In the context of an evolving information society, the term information ecology marks a connection between ecological ideas with the dynamics and properties of the increasingly dense, complex and important digital informational environment and has been gaining progressively wider acceptance in a growing number of disciplines. "Information ecology" often is used as metaphor, viewing the informational space as an ecosystem.
Information ecology is a science which studies the laws governing the influence of information summary on the formation and functioning of bio‐systems, including that of individuals, human communities and humanity in general and on the health and psychological, physical and social well‐being of the human being; and which undertakes to develop methodologies to improve the information environment (Eryomin 1998).
Language of ecology
Information ecology draws on the language of ecology - habitat, species, evolution, ecosystem, niche, growth, equilibrium, etc. - to describe and analyze information systems from a perspective that considers the distribution and abundance of organisms, their relationships with each other, and how they influence and are influenced by their environment. The virtual lack of boundaries between information systems and the impact of information technology on economic, social and environmental activities frequently calls on an information ecologist to consider local information ecosystems in the context of larger systems, and of the evolution of global information ecosystems. See also list of ecology topics.
Networked information economy
In The Wealth of Networks: How Social Production Transforms Markets and Freedom, a book published in 2006 and available under a Creative Commons license on its own wikispace, Yochai Benkler provides an analytic framework for the emergence of the networked information economy that draws deeply on the language and perspectives of information ecology together with observations and analyses of high-visibility examples of successful peer production processes, citing Wikipedia as a prime example.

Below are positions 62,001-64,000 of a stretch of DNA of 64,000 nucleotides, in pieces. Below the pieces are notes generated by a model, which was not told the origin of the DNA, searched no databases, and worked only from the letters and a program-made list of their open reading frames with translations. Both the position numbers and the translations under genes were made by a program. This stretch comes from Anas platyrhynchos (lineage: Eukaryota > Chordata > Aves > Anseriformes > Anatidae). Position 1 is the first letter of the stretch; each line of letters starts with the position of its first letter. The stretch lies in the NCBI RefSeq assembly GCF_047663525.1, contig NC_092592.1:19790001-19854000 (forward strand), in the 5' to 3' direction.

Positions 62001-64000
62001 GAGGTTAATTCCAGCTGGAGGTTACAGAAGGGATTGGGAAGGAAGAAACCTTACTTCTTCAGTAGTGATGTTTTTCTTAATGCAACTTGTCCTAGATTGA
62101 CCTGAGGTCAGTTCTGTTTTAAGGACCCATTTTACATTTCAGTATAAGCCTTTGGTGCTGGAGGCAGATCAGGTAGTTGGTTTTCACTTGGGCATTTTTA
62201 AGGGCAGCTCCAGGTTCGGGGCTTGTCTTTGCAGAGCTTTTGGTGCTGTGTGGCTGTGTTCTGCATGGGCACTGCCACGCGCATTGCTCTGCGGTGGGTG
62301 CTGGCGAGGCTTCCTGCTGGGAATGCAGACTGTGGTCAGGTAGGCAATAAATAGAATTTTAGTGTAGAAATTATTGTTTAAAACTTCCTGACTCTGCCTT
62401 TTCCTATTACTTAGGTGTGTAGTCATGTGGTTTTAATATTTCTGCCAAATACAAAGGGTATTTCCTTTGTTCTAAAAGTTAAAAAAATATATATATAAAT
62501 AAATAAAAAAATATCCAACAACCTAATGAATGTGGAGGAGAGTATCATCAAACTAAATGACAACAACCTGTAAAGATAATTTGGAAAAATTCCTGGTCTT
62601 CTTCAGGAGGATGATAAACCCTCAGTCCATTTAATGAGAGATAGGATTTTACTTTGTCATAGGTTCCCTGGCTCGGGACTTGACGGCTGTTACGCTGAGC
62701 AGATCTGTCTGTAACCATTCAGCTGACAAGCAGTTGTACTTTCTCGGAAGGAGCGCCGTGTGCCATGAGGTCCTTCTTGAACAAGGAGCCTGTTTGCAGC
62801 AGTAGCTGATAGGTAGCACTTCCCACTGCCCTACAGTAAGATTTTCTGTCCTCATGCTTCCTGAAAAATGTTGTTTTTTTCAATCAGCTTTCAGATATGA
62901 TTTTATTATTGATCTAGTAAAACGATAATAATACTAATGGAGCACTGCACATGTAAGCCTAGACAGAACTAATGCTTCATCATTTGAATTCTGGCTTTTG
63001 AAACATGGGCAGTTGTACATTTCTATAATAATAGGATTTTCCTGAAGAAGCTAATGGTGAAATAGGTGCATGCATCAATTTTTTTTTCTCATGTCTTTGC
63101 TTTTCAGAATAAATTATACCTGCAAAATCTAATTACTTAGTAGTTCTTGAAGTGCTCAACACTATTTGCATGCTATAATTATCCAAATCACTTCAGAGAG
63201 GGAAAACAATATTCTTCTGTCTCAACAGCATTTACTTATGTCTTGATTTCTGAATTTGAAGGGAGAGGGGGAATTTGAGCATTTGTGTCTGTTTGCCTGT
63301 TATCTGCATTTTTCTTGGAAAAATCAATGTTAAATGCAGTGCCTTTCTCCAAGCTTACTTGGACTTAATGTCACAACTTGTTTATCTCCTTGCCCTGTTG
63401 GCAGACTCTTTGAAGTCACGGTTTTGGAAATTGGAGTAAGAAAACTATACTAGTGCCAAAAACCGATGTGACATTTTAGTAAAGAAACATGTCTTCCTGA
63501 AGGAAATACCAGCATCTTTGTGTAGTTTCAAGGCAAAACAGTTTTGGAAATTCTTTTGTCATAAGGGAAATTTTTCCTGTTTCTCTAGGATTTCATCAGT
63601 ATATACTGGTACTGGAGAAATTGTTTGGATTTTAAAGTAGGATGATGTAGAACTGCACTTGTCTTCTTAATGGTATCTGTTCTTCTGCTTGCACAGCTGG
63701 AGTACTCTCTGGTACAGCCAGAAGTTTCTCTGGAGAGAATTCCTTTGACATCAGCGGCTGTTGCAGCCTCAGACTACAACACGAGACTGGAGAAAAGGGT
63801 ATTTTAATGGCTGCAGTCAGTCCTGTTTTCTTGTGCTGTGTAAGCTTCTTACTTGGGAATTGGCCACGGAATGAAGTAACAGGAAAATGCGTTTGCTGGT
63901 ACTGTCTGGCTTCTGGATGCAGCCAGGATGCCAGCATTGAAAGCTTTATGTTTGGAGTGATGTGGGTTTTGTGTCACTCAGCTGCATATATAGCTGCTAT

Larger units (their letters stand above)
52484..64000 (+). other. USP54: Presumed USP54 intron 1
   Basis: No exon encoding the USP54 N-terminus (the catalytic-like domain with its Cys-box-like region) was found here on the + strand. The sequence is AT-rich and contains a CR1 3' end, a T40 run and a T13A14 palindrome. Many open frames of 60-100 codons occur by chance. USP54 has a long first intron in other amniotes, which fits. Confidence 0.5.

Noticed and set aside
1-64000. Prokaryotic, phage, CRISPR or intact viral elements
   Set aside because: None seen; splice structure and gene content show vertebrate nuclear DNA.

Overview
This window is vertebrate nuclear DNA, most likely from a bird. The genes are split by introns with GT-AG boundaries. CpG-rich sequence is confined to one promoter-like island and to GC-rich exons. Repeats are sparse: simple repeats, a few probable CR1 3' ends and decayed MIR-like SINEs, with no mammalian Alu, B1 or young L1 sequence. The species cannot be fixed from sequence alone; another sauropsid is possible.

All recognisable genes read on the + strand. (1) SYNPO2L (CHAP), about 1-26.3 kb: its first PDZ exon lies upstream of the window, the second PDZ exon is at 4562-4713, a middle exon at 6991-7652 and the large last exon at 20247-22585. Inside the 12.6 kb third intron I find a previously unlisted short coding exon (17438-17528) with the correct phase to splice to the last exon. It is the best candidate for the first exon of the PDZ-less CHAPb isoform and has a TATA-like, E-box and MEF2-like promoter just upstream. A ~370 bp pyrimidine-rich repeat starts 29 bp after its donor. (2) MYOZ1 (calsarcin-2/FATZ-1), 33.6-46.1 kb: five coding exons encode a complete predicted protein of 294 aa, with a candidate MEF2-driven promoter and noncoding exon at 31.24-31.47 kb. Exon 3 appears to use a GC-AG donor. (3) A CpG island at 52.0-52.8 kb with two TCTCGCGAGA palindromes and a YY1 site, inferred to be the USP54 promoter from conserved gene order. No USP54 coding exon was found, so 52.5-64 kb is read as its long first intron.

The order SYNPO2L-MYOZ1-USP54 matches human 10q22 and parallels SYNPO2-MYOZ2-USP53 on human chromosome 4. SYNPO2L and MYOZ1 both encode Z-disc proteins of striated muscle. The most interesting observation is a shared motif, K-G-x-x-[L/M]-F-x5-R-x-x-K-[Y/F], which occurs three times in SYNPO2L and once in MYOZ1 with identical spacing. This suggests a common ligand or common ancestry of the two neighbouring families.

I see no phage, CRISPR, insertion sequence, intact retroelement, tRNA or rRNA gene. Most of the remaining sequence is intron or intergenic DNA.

Bonnie Nardi and Vicki O'Day in their book "Information Ecologies: Using Technology with Heart," (Nardi & O’Day 1999) apply the ecology metaphor to local environments, such as libraries and schools, in preference to the more common metaphors for technology as tool, text, or system.
In different domains / disciplines
Nardi and O’Day’s book represents the first specific treatment of information ecology by anthropologists. H.E. Kuchka  situates information within socially-distributed cognition of cultural systems. Casagrande and Peters  use information ecology for an anthropological critique of Southwest US water policy. Stepp (1999) published a prospectus for the anthropological study of information ecology.
Information ecology was used as book title by Thomas H. Davenport and Laurence Prusak (Davenport & Prusak 1997), with a focus on the organization dimensions of information ecology. There was also an academic research project at DSTC called Information ecology, concerned with distributed information systems and online communities.
Practitioners in human-computer interaction have been using a variant of information ecology, known as the 'ecological cognition framework' for some time. Research have found it to be useful for understanding active participation in online communities and what instigates the user to desire to do so